Crystal structures of glycoside hydrolase family 3 beta-glucosidase 1 from Aspergillus aculeatusSuzuki, K., Sumitani, J., Nam, Y.W., Nishimaki, T., Tani, S., Wakagi, T., Kawaguchi, T., Fushinobu, S.
(2013) Biochem.J. 452: 211-221
- PubMed: 23537284
- DOI: 10.1042/BJ20130054
- Primary Citation of Related Structures:
- PubMed Abstract:
- Cloning and sequencing of the cDNA encoding beta-glucosidase 1 from Aspergillus aculeatus
Kawaguchi, T.,Enoki, T.,Tsurumaki, S.,Sumitani, J.,Ueda, M.,Ooi, T.,Arai, M.
(1996) Gene 173: 287
GH3 (glycoside hydrolase family 3) BGLs (β-glucosidases) from filamentous fungi have been widely and commercially used for the supplementation of cellulases. AaBGL1 (Aspergillus aculeatus BGL1) belongs to the GH3 and shows high activity towards cello ...
GH3 (glycoside hydrolase family 3) BGLs (β-glucosidases) from filamentous fungi have been widely and commercially used for the supplementation of cellulases. AaBGL1 (Aspergillus aculeatus BGL1) belongs to the GH3 and shows high activity towards cellooligosaccharides up to high degree of polymerization. In the present study we determined the crystal structure of AaBGL1. In addition to the substrate-free structure, the structures of complexes with glucose and various inhibitors were determined. The structure of AaBGL1 is highly glycosylated with 88 monosaccharides (18 N-glycan chains) in the dimer. The largest N-glycan chain comprises ten monosaccharides and is one of the largest glycans ever observed in protein crystal structures. A prominent insertion region exists in a fibronectin type III domain, and this region extends to cover a wide surface area of the enzyme. The subsite +1 of AaBGL1 is highly hydrophobic. Three aromatic residues are present at subsite +1 and are located in short loop regions that are uniquely present in this enzyme. There is a long cleft extending from subsite +1, which appears to be suitable for binding long cellooligosaccharides. The crystal structures of AaBGL1 from the present study provide an important structural basis for the technical improvement of enzymatic cellulosic biomass conversion.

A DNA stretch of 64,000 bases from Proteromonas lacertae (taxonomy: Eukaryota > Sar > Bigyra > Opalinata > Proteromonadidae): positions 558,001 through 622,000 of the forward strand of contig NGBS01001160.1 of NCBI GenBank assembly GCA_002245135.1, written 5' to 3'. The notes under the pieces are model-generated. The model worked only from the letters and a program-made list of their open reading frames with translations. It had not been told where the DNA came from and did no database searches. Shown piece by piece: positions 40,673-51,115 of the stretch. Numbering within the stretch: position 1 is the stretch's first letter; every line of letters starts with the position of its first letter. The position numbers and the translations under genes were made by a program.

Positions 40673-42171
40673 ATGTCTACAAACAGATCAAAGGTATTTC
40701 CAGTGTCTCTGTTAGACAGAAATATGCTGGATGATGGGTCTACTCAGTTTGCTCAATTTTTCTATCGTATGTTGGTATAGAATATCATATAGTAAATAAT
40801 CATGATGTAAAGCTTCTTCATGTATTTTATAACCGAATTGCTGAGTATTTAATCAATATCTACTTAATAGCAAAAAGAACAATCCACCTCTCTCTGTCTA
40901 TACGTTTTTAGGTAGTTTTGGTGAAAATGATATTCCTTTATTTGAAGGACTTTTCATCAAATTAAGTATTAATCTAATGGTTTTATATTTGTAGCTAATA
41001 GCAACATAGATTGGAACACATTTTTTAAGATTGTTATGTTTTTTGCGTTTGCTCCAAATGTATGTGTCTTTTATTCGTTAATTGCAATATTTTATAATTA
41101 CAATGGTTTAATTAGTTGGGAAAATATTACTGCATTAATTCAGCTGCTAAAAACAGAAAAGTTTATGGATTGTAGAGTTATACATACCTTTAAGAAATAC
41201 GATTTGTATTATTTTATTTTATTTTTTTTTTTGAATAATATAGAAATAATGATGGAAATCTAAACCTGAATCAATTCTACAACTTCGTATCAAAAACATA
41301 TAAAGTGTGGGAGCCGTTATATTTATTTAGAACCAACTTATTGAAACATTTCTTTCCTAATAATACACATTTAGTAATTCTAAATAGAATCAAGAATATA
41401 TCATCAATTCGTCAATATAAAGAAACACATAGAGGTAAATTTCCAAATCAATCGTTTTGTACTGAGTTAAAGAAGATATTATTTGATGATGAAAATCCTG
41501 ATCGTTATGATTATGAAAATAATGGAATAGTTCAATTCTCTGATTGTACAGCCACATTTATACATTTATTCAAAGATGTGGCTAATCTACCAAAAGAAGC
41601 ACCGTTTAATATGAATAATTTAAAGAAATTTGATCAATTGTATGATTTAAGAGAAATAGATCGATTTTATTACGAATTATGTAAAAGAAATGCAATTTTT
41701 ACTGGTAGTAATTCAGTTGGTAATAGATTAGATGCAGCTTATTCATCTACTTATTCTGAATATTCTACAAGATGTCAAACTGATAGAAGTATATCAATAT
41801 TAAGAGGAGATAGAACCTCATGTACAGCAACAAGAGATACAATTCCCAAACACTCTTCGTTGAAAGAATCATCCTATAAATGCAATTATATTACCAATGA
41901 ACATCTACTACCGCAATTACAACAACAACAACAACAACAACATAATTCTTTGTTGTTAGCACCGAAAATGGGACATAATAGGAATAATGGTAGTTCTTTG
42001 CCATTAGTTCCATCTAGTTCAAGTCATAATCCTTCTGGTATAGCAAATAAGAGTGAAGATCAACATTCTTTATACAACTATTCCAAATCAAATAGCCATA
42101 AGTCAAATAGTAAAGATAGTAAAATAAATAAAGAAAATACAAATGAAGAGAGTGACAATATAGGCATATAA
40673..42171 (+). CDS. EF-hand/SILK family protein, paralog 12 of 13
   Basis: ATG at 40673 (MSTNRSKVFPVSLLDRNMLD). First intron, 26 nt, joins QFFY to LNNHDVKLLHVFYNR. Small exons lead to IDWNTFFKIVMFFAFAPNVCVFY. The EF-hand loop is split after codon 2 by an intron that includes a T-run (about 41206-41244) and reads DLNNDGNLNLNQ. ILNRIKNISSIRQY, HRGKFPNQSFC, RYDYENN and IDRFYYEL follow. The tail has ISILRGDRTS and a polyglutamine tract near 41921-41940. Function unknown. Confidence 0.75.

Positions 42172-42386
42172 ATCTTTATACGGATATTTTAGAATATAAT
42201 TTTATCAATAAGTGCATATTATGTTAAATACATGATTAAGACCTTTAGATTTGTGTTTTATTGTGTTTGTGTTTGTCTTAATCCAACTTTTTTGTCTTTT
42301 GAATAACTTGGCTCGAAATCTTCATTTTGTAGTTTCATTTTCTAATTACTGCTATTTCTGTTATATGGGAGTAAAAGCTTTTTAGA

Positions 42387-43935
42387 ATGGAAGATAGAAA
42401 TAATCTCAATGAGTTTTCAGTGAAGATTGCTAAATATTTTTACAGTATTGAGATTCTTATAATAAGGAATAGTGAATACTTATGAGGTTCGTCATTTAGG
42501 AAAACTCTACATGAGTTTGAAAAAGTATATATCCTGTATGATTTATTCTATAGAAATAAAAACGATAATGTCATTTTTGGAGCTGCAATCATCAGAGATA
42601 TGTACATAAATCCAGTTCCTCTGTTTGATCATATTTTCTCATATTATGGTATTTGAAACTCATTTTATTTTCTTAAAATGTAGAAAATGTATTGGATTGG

Department of Biotechnology, The University of Tokyo, 1-1-1 Yayoi, Bunkyo-ku, Tokyo 113-8657, Japan.